My story begins on a chilly midsummer evening in Bavaria's capital Munich, so far so good. But suddenly this late summer idyll was cut up by something so ugly that my beer glass almost fell out of my hand.
Dear readers, I don't want to put you on the torture, this Kafkaesque object I have to announce my displeasure about here was a car, after all, I am Dr. Zwischengas and not James May. The final reason for my horror was when I deciphered the emblem on the car. Although every neural cell in my eye was reluctant to transmit what it no doubt saw, I adjusted my monocle for safety's sake! And behold, it was no Dacia, no abysmally sinister freak from the VW group (I'll drive myself over it in another article) nor was it the new B class. No! it was a BMW! I pulled out my iPhone and when I heard the familiar voice of my child-friend Harry I became a little more comfortable again. Dr. Marco Meyer is a passionate collector of vehicles of the brand with the propeller in the radiator grille, especially of those that carry the letter M. Marco happily tells me on the phone that he has just picked up the latest model from M GmbH, the M2 Competition, at the Starnberger See dealership and has already destroyed the first set of tires after less than 100 km on the speedometer. "For me, this is a driving pleasure", he said. "With 410 hp, manual transmission, and limited slip differential, you can only have driving pleasure," I confirm.
This nice story of my friend reassured me a little bit, it is not yet all lost in the house BMW. We lamented a little about the good old days when a higher fuel consumption was compensated with bigger fuel tanks - problem solved. Do you remember the last real BMW supercar? The only problem with the M1 was the time it was born, in itself it was a fabulous car. But no matter how much this project failed, among other things we owe his involuntary organ donation the first M5, for that alone he always has a place in my automotive heart. The reason why I give this Anecdote to the best is no smaller than to go into the legacy of the M-GmbH.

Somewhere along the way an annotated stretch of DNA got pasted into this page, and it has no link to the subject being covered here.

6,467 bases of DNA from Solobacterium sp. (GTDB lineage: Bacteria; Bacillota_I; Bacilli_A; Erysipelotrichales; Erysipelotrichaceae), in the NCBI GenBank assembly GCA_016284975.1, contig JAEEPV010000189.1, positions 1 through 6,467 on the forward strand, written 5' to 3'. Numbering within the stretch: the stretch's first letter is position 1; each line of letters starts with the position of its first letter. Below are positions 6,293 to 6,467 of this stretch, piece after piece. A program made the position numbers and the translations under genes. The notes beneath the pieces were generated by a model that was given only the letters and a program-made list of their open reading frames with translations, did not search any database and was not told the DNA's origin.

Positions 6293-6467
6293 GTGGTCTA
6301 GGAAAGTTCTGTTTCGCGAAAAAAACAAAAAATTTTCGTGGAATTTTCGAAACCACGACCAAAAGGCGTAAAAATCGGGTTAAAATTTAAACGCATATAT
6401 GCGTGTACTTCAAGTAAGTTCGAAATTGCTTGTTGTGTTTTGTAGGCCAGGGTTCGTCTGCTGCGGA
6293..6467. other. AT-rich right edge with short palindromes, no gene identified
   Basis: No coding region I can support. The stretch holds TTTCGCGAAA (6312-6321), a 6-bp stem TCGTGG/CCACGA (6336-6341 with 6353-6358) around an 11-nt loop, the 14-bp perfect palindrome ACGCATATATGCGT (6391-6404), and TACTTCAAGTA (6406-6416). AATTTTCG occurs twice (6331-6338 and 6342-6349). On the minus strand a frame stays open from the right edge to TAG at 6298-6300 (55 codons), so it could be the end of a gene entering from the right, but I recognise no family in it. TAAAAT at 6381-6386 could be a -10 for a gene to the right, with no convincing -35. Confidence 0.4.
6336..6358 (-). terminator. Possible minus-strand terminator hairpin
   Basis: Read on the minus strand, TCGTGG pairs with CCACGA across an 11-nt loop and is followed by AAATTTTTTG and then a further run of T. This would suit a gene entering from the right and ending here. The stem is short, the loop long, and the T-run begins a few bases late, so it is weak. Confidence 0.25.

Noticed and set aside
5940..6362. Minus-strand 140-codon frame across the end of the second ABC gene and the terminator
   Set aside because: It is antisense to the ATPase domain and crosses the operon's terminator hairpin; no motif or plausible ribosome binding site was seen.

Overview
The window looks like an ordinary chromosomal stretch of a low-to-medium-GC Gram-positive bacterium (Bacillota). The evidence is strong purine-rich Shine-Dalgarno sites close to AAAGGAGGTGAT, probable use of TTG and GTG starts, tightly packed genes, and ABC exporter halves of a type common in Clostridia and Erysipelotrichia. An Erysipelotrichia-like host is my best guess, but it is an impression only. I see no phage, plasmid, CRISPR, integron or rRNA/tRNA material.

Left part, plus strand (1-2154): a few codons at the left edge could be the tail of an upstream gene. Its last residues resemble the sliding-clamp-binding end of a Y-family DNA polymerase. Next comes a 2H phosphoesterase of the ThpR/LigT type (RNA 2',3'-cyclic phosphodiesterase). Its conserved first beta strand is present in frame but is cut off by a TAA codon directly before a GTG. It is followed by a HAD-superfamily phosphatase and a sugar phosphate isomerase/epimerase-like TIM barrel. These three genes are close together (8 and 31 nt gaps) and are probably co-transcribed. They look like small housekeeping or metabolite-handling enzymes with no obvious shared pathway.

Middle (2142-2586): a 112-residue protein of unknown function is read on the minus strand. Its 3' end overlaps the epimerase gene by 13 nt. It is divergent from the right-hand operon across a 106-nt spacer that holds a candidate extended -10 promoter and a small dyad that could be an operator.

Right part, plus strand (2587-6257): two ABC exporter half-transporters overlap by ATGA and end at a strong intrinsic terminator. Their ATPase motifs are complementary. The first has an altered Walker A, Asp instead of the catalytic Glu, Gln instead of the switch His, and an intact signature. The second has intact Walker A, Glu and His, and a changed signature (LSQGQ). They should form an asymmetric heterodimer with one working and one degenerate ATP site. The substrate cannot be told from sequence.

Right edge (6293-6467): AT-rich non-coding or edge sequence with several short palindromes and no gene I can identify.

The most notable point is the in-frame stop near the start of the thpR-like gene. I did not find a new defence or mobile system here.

I'm going to put it in a nutshell right now. I have the unpleasant feeling that this ambivalence is not going well in the long run. I am simply afraid that two faces, two attitudes and much worse two philosophies under one roof will lead to one of these faces disappearing completely. Heaven forbids, it won't be the one that makes hearts beat faster every time a corner opens on a beautiful b-road.
Of course, I know that I sometimes have to coordinate my life as a petrolhead with the cold economic reality. And the tone at BMW is not set by the coked-up mayor of M-City, but by the quarterly figures.
For the majority of BMW customers, rear-wheel drive, perfect weight distribution and hand shifting are not decisive purchase criteria. You buy BMW - yes, why actually? Simply because it is a BMW. But that's exactly where the crux lies. This irrefutable nimbus of this brand comes exactly from the times when at least the spirit of our illustration fantasy mayor stuck in every car that carried the propeller logo. Before I am insulted here that I cry after the supposedly good old times ... we're talking about the brand for which it was indisputable to equip a hatchback with something other than a straight six-cylinder and rear-wheel drive! It's simply my job as Dr. Zwischengas to ask whether it's really worthwhile to skip the basics of a brand identity just to serve another small niche market. I am aware that this strategy works - only for how long? I would like to invite you to discuss this topic in the back of a Cayenne Coupe next year...
Respectfully Dr. Hans Zwischengas